Denmark has an extensive social welfare state financed by taxes. When you read about great Danish benefits such as basic health care that is free to the user and college tuition that is free for the student, it is easy to forget that they are financed by some of the world’s highest taxes. But how high are the taxes if you work in Denmark?
Many internationals would like to have a “tax calculator” to show exactly how much take-home pay they can expect after the Danish tax bite.
No such calculator exists, however, because the amount you will pay depends on where you live in Denmark, your family situation, and whether or not you own or rent your home, as well as whether or not you own a car.
Everybody pays taxes, even the poor
First things first: everybody pays taxes in Denmark, including pensioners and the unemployed. The very basic Danish tax bite for the lowest salaries is 12.18 % of income, after the standard personal deduction of DK48,000.
Denmark’s various municipalities add a tax on top of that, with some municipalities charging more than others. Hjørring Kommune in North Jutland charges 26.21% of income, while Tarnby Kommune charges only 23.10%.
As you move up the income scale, you will pay more in taxes. Any income that is above DKr 568,900 will unleash the dreaded “top tax” of an extra 15%. The current “tax ceiling” is set at 52.07% of your income.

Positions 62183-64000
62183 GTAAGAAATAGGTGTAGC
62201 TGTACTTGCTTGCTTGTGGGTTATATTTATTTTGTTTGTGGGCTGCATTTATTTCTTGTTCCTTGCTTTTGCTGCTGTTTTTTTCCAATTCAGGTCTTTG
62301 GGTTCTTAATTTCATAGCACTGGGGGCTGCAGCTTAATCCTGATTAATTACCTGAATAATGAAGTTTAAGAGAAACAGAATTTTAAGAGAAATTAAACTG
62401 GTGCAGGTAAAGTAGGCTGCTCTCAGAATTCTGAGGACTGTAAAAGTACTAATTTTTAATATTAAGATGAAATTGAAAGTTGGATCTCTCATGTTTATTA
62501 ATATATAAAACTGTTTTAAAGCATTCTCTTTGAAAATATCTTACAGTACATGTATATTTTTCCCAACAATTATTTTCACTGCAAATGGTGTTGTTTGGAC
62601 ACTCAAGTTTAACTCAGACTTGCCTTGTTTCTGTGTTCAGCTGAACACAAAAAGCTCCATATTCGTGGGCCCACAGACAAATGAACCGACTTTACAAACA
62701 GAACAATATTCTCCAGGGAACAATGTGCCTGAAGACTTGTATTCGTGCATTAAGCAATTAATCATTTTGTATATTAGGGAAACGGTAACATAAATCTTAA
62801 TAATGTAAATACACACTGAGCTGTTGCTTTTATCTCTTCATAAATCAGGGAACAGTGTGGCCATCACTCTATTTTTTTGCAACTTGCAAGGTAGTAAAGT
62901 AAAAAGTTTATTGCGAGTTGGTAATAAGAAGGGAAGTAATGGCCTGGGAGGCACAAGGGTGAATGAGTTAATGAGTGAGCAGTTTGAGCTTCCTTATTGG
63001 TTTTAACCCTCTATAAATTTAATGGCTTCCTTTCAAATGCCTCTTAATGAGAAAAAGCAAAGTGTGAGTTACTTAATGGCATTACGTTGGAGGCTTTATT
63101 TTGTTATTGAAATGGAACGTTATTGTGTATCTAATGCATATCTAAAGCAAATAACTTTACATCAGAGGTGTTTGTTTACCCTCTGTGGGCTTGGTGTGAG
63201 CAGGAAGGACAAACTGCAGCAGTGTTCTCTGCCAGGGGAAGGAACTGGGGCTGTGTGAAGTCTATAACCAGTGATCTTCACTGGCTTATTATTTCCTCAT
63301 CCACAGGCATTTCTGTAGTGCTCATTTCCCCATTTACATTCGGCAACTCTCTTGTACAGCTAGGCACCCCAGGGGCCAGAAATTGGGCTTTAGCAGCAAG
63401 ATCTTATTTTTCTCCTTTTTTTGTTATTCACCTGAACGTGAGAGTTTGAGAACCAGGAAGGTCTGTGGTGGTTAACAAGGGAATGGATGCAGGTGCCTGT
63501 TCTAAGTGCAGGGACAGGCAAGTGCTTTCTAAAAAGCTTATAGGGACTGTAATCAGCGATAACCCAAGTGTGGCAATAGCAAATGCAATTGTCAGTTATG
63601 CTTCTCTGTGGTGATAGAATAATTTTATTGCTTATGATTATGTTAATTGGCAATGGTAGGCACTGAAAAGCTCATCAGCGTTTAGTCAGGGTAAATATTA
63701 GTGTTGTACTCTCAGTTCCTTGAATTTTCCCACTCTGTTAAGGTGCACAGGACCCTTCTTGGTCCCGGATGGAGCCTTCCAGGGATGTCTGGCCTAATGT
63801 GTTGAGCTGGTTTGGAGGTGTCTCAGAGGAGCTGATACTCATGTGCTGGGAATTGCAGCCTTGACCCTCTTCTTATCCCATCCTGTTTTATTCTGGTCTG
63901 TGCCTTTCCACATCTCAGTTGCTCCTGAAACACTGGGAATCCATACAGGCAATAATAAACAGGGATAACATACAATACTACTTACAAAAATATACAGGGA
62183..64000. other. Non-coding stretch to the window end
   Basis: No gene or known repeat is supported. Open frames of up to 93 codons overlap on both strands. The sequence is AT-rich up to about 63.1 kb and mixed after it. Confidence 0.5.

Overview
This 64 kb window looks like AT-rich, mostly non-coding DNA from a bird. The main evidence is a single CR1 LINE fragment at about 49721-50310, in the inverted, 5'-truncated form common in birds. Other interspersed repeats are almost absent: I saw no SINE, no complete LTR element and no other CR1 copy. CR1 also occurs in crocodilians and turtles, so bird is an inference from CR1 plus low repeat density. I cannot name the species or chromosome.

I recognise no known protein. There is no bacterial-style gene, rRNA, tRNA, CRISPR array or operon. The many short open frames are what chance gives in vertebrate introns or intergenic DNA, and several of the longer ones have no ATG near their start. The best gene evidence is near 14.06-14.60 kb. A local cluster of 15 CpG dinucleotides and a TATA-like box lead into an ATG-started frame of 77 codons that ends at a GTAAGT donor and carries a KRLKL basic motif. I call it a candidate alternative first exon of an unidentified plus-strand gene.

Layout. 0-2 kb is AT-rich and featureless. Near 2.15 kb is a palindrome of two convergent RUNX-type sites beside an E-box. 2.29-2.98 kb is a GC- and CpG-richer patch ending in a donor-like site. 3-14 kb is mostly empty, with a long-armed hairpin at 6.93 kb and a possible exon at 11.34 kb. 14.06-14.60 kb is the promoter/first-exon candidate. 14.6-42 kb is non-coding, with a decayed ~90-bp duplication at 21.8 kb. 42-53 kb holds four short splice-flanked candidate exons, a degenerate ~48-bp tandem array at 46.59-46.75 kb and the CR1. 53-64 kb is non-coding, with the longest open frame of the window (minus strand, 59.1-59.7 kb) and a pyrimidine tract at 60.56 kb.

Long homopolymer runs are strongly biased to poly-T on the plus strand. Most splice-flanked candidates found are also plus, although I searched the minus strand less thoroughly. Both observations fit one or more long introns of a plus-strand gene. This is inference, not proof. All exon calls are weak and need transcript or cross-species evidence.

What can you deduct?
There are, however, items you can deduct from your income to make your total tax lower. Many of the costs associated with owning a home are deductible, for example, which is why many Danes purchase a house or apartment as soon as they can afford it. (On the other hand, that makes them liable for property taxes.)
Some of your commuting costs are also deductible if you live relatively far from your job. So are union fees and pension contributions.
While you cannot deduct the costs of having children from your income, you will receive a “child check” from the government for their care once per quarter if your children are under 18.
In addition to income taxes, Denmark collects taxes from many other sources. Sales tax/value added tax is 25% on most items, making a trip to the grocery store an expensive experience.
Denmark also collects a fee of around DK200 + VAT for items sent from outside of the European Union, so make sure to do your online shopping from stores based in the EU.
High taxes and Danish business culture
High taxes are an important part of Danish culture, but they are also a significant factor in the business culture of Denmark.
For example, annual bonuses are much less important than they are in many other business cultures; most of the money vanishes into the jaws of the tax department anyway.
You can learn more about taxes in Denmark in our book “How to Work in Denmark: Tips for Finding a Job, Succeeding at Work, and Understanding Your Danish Boss.”